Posts Tagged ‘Paul Rudd’

This week’s releases include: a war ignored by the world; an unusual bank robbery; a sci-fi art film; a teen reconsiders his rebellion; a collection of bad movies; an interesting love story; a free-spirit sticks to his ideals; a legendary detective takes on challenging mysteries; and a misunderstanding leads to awkward bloodshed. (more…)

Paul Rudd in Our Idiot BrotherWe all know someone like the lead character in Our Idiot Brother: generous, kind and, consequently, indescribably gullible. We worry they’ll be taken advantage of or that the unforgiving, competitive world will eat them alive. But you also can’t help but to adore them for being so hones and having all these qualities. That’s the relationship director Jesse Peretz builds between the audience and Ned. (more…)

This week’s release include: a rom-com about finding Mr. Right; the real-life tale of a drug dealer; a sequel to a bizarre, almost all-girl adventure; a wrong place, wrong time spy flick; and the quarter-century anniversary release of a film about growing up. (more…)

Tomorrow the parents will be coming to pick up the kids so all you have to do is keep them alive one more day – how hard can that be?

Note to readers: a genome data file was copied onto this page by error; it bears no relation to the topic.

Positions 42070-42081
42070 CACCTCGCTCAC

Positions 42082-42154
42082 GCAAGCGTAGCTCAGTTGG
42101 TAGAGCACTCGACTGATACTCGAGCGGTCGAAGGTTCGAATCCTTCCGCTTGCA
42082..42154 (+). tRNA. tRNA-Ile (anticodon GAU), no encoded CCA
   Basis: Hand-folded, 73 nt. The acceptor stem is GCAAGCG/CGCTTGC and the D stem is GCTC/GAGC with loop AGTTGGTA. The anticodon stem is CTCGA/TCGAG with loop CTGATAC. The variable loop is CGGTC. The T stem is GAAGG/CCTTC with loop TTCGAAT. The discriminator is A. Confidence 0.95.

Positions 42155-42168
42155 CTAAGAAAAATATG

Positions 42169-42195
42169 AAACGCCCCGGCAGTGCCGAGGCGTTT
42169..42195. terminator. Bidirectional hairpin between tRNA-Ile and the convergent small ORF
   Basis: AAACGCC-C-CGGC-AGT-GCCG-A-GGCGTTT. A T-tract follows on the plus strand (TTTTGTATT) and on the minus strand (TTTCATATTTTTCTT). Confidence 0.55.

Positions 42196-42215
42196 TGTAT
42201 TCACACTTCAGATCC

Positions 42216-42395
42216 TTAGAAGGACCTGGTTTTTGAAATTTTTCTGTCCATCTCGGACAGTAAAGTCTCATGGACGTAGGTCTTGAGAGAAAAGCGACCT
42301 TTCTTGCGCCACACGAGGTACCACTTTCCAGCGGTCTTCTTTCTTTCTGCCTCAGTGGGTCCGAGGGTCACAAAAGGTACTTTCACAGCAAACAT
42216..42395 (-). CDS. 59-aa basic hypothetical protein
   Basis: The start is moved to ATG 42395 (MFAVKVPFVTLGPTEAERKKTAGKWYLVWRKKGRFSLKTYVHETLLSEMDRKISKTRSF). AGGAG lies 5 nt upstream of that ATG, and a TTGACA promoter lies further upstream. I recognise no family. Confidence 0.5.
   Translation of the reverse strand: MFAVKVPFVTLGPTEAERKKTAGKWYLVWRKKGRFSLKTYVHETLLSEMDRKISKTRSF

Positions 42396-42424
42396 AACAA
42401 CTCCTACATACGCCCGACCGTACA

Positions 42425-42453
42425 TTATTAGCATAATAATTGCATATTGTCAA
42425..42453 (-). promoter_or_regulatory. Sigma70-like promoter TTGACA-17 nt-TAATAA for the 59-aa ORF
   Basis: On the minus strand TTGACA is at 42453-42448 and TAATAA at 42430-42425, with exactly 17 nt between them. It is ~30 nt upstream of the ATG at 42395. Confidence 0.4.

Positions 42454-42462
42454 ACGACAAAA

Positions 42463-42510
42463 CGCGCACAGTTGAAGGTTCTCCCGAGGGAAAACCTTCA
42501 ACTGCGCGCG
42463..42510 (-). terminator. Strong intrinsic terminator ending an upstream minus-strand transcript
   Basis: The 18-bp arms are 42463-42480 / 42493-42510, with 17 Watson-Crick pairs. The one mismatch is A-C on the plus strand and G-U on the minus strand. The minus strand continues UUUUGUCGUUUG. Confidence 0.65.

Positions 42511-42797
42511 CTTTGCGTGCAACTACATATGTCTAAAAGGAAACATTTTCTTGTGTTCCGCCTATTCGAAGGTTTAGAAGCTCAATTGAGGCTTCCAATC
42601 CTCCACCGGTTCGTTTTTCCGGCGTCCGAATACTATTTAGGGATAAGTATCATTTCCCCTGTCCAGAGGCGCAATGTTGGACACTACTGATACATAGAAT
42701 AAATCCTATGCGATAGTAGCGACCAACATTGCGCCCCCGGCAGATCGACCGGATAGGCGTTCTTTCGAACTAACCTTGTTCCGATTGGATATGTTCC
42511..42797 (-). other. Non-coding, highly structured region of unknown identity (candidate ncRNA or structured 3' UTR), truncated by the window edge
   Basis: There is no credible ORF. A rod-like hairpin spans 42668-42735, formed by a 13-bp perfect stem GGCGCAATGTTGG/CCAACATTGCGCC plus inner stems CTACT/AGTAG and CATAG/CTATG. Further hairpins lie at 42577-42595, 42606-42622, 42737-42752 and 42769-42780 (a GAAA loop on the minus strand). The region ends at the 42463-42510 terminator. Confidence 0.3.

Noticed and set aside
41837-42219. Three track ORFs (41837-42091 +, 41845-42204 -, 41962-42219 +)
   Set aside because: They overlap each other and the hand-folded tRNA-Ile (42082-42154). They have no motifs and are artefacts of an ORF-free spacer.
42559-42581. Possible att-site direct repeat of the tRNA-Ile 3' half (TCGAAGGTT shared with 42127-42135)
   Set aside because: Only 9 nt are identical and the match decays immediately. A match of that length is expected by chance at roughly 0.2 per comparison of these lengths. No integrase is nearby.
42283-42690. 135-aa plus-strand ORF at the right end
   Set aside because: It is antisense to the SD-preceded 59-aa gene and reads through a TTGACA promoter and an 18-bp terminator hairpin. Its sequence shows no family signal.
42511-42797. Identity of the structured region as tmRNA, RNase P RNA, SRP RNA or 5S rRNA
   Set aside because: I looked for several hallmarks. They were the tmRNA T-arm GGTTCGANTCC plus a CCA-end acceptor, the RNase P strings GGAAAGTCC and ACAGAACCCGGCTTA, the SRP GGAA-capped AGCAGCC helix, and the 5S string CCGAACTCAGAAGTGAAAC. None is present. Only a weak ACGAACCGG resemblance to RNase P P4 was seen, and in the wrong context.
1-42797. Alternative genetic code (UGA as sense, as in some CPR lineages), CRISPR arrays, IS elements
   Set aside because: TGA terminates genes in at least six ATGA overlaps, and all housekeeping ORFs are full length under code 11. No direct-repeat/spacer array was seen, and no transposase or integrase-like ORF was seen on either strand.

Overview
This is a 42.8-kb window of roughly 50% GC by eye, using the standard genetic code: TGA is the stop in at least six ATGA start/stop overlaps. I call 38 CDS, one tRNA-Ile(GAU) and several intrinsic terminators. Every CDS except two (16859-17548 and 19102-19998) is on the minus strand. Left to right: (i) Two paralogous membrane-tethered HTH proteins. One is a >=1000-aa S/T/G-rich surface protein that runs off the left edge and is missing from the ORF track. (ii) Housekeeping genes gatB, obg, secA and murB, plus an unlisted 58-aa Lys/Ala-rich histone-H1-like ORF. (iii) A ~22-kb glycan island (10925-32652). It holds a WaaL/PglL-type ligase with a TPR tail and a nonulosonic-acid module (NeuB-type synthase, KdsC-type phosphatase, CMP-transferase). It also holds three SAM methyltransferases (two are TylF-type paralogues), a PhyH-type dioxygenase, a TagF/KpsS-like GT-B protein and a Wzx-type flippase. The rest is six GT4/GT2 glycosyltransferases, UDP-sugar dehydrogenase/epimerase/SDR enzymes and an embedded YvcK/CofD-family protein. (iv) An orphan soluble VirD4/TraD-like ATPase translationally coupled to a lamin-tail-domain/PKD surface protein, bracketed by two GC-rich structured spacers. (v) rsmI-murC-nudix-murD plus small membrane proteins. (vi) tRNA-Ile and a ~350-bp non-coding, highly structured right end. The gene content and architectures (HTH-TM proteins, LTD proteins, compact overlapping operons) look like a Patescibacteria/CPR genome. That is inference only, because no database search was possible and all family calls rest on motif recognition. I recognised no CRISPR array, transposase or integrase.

It’s 1981 and summer camp is drawing to an end. It’s everyone’s last day at Camp Firewood but it could be the longest of any of the counsellor’s lives. Coop (Michael Showalter) has finally put together the nerve to tell Katie (Marguerite Moreau) he loves her but she is in love with Andy the lifeguard (Paul Rudd) who is usually too busy making-out with other girls to save drowning kids. In the meantime, camp director Beth (Janeane Garofalo) is trying to attract the astrophysicist (David Hyde Pierce) who lives next to the camp, who in turn is trying to save the group from a plummeting piece of SKYLAB. There’s also a waterfall rescue, a talking can and a drug-addled trip to the city. Did I mention this all happens in one day?

Not only is this movie hilarious, it’s driven by an all-star comedic cast. In addition to those already mentioned, performers include Molly Shannon, Christopher Meloni, Ken Marino, Michael Ian Black, Zak Orth, A.D. Miles, Amy Poehler, Bradley Cooper, Marisa Ryan, Kevin Sussman, Joe Lo Truglio and Elizabeth Banks.

That twenty-somethings portray teens in movies and television shows has always been laughable; but this makes the absurdity clear as the teenage counsellors are played by thirty-somethings that look nothing like 16-year-olds. Everything about the camp experience is over-the-top but totally familiar from all the preceding ‘80s camp movies – counsellors hook-up, kids act strangely, and the director has little control over any of it.

The fun continues with the DVD special features. Director David Wain is joined in his commentary by Garofalo, who happily points out continuity errors. The behind-the-scene footage and cast comments are quite funny, as the comedians are set loose on the camera. There are also deleted scenes and a couple of galleries.